Finally, the Court held that payment of a dividend can constitute damage to a company, even though it benefits its shareholders. This meant that the primary judge did err in finding that DSH suffered no damage, and meant that Mr Potts and Mr Abboud liable to compensate the company for the damage.
This case reiterates principles relating to misleading and deceptive conduct. When alleging misleading and deceptive conduct against another party, it is important you have appropriate evidence to demonstrate how their actions caused the damage claimed. Evidence that may not be appropriate includes general statements lacking detail about events, and unreliable witnesses who give vague and conflicting accounts. Appropriate evidence includes that which shows what a party would have done had the misleading and deceptive conduct not occurred.
This case also highlights the importance of considerations that must be made by directors of a company when declaring dividends. Directors must ensure that any dividends declared will not materially prejudice their creditors. In doing this, they should take into account any trading stock which can be sold at the time and the cash flow of the company. Directors should not rely on industry practice to demonstrate they have exercised due care and diligence.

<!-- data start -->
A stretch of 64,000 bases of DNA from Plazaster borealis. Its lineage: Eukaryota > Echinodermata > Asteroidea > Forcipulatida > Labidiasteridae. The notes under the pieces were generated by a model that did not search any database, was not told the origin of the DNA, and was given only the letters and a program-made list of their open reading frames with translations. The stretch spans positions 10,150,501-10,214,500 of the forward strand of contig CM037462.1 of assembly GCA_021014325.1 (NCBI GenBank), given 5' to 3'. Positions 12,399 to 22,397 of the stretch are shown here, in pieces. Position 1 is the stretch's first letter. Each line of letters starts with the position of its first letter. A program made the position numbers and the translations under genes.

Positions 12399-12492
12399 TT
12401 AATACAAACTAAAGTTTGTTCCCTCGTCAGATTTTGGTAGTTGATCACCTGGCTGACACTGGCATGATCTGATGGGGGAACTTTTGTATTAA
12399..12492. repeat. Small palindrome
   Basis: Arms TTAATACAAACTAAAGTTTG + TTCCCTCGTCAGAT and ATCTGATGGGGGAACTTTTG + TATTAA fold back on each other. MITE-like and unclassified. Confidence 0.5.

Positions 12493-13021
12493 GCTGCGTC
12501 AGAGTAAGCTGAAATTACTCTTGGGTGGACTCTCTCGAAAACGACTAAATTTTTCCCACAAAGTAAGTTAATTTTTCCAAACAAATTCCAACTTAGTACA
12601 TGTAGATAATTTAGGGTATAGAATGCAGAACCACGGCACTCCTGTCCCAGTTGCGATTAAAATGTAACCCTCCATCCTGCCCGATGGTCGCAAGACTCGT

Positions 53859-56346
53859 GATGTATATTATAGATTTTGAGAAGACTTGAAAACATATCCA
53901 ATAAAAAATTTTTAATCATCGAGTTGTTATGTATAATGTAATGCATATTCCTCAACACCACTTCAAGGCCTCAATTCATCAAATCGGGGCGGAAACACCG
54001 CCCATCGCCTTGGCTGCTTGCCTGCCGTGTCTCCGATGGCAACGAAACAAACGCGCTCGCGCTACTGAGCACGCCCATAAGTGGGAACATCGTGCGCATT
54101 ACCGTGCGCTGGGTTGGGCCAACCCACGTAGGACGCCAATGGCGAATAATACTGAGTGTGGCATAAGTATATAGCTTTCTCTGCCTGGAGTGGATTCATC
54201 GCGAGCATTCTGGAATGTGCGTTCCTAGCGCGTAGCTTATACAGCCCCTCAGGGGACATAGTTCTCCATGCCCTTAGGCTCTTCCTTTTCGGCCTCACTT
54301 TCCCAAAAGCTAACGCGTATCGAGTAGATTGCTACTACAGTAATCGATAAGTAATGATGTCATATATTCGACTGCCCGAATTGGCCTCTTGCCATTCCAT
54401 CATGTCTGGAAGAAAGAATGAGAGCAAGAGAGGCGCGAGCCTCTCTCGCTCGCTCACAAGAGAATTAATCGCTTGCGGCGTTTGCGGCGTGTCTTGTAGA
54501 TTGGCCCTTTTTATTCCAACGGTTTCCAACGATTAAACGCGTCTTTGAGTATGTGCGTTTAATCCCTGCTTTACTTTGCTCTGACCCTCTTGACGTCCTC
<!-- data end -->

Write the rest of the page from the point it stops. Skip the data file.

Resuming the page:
If you have any questions regarding this decision or any matters raised by it, please feel free to get in contact with Alicia Hill of the MST Dispute Resolution and Litigation team on (03) 8540 0200, or by email at email@example.com.